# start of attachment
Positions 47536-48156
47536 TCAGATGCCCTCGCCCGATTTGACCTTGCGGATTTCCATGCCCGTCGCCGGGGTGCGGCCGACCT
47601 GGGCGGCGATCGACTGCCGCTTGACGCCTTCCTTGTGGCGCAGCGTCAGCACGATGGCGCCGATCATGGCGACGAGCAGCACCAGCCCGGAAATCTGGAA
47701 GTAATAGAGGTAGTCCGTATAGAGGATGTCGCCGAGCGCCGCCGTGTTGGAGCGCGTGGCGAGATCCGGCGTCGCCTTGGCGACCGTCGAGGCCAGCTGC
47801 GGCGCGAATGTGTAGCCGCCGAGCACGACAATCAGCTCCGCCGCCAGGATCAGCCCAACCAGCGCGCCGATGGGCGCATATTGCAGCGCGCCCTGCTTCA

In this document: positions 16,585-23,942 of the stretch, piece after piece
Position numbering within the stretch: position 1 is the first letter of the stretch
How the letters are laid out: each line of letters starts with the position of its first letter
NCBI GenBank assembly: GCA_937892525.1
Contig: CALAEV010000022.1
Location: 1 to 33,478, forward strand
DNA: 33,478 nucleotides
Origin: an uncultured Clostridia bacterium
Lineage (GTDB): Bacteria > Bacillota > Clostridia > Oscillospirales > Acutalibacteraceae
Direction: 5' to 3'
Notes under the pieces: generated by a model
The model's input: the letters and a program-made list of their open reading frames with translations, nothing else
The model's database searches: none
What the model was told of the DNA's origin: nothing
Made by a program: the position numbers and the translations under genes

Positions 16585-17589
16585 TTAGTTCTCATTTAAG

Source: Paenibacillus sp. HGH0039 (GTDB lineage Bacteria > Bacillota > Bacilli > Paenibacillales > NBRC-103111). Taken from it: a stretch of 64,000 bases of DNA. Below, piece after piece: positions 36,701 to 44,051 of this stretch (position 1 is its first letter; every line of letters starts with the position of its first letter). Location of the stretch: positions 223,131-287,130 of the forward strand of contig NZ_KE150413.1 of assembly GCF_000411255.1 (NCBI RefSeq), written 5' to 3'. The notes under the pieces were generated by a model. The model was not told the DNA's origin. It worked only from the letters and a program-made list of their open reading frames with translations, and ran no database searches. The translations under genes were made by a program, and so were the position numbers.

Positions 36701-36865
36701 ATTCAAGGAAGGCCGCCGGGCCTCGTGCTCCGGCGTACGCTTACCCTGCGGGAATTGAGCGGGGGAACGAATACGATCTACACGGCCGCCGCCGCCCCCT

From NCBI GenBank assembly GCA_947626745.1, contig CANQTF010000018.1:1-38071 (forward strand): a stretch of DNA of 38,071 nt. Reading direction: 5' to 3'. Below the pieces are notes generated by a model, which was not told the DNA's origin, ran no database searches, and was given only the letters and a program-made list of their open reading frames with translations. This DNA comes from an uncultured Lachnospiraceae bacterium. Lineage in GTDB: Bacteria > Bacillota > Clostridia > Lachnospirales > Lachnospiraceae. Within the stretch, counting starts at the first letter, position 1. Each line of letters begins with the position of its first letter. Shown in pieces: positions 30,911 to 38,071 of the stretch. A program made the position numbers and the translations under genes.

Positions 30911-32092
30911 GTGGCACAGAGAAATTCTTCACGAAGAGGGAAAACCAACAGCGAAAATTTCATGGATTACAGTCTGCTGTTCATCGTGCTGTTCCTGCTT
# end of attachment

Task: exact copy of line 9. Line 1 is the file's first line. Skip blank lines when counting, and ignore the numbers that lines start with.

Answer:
NCBI GenBank assembly: GCA_937892525.1